When people think of long-range shooting, minds inevitably zero in on rifles. Sure, it’s fun to ring steel at 500 yards, 1000 yards, even 2000 yards, but there is another area of your shooting skills you should be cultivating: long-range handgun shooting.
This is the part where you probably either consider stopping reading or consider what you believe long-range is with a handgun. 15 yards? 25 yards? Although it does depend on the specific handgun – magnum revolvers rock at much longer distances – we’re talking self-defense guns. We’re talking 50 yards. 100 yards. Not only can you do it but it helps build your self-defense skills in vital ways.
Before trying your hand at making long-range handgun shots, take the time to be sure you have the basics down. Grip, sight picture, trigger press – it all matters. If you’ve seen how much a seemingly small error can throw off shots at 25 yards, just imagine how big those misses will be when the distance is doubled or quadrupled.
Start by polishing your foundation skills. Pre-eminent firearms instructor Massad Ayoob teaches students to run through a five-step checklist prior to taking a shot:
With continued practice, this will come naturally.
A great way to perfect handgun basics is through dry fire training. The classic dry fire drill of balancing a coin or empty brass on your front sight and pressing the trigger is a good way to work on your trigger press. You can also do the same drill without anything balancing on the handgun. Simply choose a blank wall or a target you’ve set up for this purpose and focus on sight alignment and a smooth trigger press. The front sight should not move when you press the trigger.
Please be sure you're following the four rules of gun safety, even when practicing dry fire. Check and double-check that your gun is empty - not only visually but by touch. Do not keep live rounds nearby during dry fire. Using dummy rounds is a good idea for more realistic practice but not a must; most modern guns can be dry-fired with no ill effects. And when you aim your gun take care to aim at a reliable, solid backstop in a safe direction. Dry-fire is not an excuse to aim at your cat, an open door, or a random wall. Practice responsibly.
It's important to not jump into attempting 100-yard shots with your self-defense gun. Odds are you’ll end up frustrated and there’s no need for that. If you’re accustomed to shooting at 10 yards, stretch to 15 yards, then 25 yards, and so on; if you’re accustomed to 25 yards, go ahead and try 50 yards. Once you have 50-yard shots down, try 100 yards.
As mentioned above, making longer-range handgun shots is about mastering the basics but it’s also about knowing your gun. You’re going to experience significant drift and drop depending on the caliber of your gun, its barrel length, and the specific load you’re using. With some experimentation, you’ll figure out which ammunition excels at longer distances and where to hold for a good hit.
If you aren’t hearing the feedback-ping of bullet striking steel, watch for puffs of dirt to figure out where you’re hitting and adjust accordingly. Compensate for drop by keeping your front sight on your target and shifting the rear sight downward. This means you’ll have a portion of your front sight visible above the rear sight.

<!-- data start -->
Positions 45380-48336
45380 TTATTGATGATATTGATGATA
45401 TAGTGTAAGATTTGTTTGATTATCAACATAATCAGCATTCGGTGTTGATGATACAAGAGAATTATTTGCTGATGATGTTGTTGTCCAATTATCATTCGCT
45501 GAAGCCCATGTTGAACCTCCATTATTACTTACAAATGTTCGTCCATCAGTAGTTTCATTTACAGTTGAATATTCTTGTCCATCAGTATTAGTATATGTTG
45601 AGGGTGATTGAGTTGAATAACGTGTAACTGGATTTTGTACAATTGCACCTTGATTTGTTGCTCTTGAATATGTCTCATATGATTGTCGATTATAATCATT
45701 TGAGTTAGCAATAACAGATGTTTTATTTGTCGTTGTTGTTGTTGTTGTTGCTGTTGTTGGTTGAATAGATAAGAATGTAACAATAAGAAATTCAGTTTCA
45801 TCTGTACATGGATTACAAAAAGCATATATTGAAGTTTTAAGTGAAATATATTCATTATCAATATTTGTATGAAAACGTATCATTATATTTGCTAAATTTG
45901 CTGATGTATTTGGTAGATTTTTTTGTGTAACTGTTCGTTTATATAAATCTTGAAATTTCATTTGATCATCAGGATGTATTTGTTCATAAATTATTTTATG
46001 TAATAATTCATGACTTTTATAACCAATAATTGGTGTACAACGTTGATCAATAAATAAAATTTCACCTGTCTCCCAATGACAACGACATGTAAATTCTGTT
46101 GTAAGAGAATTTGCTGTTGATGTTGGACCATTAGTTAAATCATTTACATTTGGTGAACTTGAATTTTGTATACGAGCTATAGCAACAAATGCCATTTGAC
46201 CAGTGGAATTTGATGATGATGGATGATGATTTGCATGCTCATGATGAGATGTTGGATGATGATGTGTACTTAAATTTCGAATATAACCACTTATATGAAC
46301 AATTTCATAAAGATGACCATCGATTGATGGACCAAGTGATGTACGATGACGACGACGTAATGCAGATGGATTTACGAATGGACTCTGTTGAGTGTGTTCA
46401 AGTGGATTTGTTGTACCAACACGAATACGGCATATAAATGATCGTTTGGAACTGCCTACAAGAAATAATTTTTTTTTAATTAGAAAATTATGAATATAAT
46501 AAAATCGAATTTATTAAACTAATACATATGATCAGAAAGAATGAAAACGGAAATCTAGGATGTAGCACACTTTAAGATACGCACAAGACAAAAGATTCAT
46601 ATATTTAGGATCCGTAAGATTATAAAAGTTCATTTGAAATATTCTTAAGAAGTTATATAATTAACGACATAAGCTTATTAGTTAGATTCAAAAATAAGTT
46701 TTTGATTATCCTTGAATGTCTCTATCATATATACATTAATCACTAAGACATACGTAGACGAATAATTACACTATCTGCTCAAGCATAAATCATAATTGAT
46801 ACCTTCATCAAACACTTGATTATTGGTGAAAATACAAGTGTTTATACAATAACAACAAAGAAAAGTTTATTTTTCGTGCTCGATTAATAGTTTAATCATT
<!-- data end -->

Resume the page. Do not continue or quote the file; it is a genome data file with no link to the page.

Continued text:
There are some gear considerations for longer-range handgun shooting. Specifically, if your pistol has a thick front sight you might find it harder to get on target at greater distances. Switching out your sights so the front sight is thin could greatly improve your shooting not only at longer ranges but up close. And, of course, guns with longer barrels make those 50-yard-and-beyond shots a bit easier but that doesn’t mean you can’t do it with a shorter barrel. Practice, and be patient.
I’ve run everything from .22 LR to .45 ACP to .500 Linebaugh out to 100 yards and even, on some occasions, 150 to 200 yards. First of all, fine-tuning your skills at longer distances will also improve your close-range accuracy. Second, not all gunfights take place at close range. I’m not saying you should engage a potential assailant at 100 yards – take a moment to consider how effective your gun would be at this distance, anyway – but never assume you’ll only need to make a shot at ten yards or less.
There are documented gunfights where someone successfully defended themselves from an attack at 25 yards and beyond. If your attacker has a handgun or rifle, they can reach out and touch you without moving closer. Making sure you are competent at longer distances makes you a well-rounded shooter. It also boosts your confidence and hey, it’s fun.
Add long-range handgun work to your range time. It gives you variety and broadens your shooting horizons in a positive way. Don’t limit yourself to ten yards and under. Stretch your shooting legs by running your handgun at longer distances.
You can thank me later.
Kat Ainsworth covers everything from self-defense to hunting and beyond. As an outdoor writer, Field Editor for Bonnier’s Range 365, and freelancer for a wide array of industry publications, her articles are popular with both firearms enthusiasts and the gun curious alike. She has been carrying concealed for fifteen years, hunting for over twenty, and has yet to come across a firearm she didn’t want to test.
Kat will also add 'author' to her resume when her book, Handgun Hunting, drops with Skyhorse Publishing this fall.
When she isn’t enjoying the nomadic side of her gun-centric lifestyle, she can be found doing yoga, drinking coffee, walking her dog Puck, or spending time with her daughter in their Holliday, TX home.